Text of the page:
Contentious plans by Bradford council to cut foster carer allowances to the national recommended minimum have been called in for scrutiny by opposition councillors.
The proposed cuts, which the national Fostering Network charity described as a “drastic” step, were unanimously approved by Bradford council’s cabinet last week. Unions and carers warned that the move risked depriving vulnerable children or driving carers away altogether.
Meanwhile legal experts questioned the rationale for the cuts put forward by the council’s officers, namely that fostering rates needed to be aligned to adoption, special guardianship and residence allowances in order to avoid the risk of a judicial review. In the wake of a 2010 court case, some local authorities have been raising – but not reducing – various rates to bring them into line, and solicitor Nigel Priestley said the timing of the cuts smacked of a “calculated decision” to save money.
Simon Cooke, leader of the Conservative group on Bradford council, told Community Care that he had called in the plans because of “a need to get these decisions right”.
“We think it would be in the interests of everyone involved for the scrutiny committee to look at the legal advice and understand it better,” Cllr Cooke said. “We also want to consider the impact of the proposed reductions on the market, and whether this will impact on the supply of foster care, or cause carers to move to other local authorities or to private agencies, meaning the council is at risk of not meeting its duties to vulnerable children.”
The plans will now be assessed by a scrutiny committee, which can call on the council’s executive to rethink the cuts or demand that the plans are considered at a full council meeting.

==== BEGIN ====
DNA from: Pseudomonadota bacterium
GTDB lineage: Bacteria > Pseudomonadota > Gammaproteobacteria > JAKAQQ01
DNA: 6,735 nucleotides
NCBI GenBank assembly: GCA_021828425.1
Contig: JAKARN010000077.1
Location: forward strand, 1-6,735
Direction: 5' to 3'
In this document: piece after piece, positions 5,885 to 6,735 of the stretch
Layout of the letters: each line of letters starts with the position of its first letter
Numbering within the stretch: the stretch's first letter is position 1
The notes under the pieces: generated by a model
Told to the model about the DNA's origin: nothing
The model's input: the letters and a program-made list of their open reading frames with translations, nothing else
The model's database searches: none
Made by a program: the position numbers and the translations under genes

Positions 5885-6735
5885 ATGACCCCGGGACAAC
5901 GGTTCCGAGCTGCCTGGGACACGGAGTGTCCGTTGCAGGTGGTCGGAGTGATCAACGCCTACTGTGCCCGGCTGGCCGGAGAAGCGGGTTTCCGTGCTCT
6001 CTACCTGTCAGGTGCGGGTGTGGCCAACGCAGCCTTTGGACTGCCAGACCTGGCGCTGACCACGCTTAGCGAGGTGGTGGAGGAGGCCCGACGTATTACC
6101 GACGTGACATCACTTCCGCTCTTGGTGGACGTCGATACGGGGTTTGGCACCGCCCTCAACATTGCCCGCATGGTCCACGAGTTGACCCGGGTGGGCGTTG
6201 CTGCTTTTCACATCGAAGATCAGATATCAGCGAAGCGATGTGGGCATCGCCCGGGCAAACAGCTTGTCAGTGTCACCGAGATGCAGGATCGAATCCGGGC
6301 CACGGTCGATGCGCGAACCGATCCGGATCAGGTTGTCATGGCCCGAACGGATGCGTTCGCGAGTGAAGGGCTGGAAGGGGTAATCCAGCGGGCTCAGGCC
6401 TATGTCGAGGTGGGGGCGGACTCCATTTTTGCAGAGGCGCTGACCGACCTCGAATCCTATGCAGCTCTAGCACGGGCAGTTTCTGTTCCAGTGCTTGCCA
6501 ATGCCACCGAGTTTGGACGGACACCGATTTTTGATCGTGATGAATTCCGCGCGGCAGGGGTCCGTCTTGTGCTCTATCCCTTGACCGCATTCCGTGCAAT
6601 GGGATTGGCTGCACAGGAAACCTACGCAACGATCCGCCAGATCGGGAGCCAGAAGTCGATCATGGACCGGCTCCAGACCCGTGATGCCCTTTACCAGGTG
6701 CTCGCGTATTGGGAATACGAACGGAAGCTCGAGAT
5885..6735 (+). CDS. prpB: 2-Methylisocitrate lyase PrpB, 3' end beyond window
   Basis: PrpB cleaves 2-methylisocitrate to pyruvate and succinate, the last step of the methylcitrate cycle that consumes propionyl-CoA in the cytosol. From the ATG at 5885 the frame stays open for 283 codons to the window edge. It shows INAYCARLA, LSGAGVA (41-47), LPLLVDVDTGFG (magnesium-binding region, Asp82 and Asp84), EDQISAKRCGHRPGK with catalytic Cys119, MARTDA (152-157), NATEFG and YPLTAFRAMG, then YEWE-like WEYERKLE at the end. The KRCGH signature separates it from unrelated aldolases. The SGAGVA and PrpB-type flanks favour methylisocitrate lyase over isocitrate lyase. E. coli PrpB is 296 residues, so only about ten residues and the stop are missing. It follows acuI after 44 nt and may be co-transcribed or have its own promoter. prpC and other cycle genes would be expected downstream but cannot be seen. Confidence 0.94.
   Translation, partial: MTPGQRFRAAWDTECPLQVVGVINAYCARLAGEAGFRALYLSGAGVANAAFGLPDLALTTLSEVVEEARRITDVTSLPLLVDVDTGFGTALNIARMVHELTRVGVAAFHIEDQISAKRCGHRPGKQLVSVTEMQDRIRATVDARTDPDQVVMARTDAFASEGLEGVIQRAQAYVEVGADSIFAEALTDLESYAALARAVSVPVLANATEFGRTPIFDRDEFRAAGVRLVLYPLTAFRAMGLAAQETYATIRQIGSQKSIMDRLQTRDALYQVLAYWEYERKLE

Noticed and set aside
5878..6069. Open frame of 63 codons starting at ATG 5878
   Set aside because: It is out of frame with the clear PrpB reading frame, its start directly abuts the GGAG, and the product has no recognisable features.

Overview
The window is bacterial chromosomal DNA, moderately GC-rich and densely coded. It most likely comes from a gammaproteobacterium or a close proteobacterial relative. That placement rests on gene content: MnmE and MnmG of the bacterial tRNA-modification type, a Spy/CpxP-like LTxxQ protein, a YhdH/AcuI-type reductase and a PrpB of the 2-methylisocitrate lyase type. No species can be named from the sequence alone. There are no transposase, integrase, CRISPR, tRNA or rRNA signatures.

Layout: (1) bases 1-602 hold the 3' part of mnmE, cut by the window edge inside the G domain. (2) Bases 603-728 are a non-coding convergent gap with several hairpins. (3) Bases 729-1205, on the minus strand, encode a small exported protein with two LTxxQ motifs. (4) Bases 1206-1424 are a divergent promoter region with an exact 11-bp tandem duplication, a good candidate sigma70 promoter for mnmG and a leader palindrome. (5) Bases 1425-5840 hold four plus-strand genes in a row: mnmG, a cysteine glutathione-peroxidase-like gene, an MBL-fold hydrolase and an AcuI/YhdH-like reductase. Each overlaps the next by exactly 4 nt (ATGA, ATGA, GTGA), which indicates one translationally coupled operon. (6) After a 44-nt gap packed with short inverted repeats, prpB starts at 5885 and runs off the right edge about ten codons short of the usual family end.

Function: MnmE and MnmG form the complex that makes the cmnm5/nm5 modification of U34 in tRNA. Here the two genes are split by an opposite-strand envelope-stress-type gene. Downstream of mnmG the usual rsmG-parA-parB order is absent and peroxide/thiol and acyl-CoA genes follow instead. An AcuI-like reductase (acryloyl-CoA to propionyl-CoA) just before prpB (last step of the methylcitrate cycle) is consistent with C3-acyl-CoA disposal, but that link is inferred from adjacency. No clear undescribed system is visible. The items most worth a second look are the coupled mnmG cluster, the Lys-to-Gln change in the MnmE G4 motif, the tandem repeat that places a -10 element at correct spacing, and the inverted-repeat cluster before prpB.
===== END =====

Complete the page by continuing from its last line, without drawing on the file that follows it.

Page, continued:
Pete Davies, senior regional organiser for the GMB union, which represents foster carers, said he welcomed the move and called on councillors to “think again”.
“The emphasis should be on how to drive down agency costs, not carer costs,” he said. “This decision would ultimately increase costs to the council, and the opposition were right to pick up on that. If there is a legal case it should be published so we can scrutinise it.”
Michael Jameson, Bradford council’s strategic director for children’s services, said that the council had recently had to review a local case, which had led to a settlement having to be made. He defended the council’s stance that it would be at risk of judicial review if the changes do not proceed.
“Our recent review of allowances will ensure that any anomalies with payments such as this don’t occur in the future,” he said. “We still pay our carers more than other councils in the region, and will continue to improve support to carers and in turn to the children in our care.”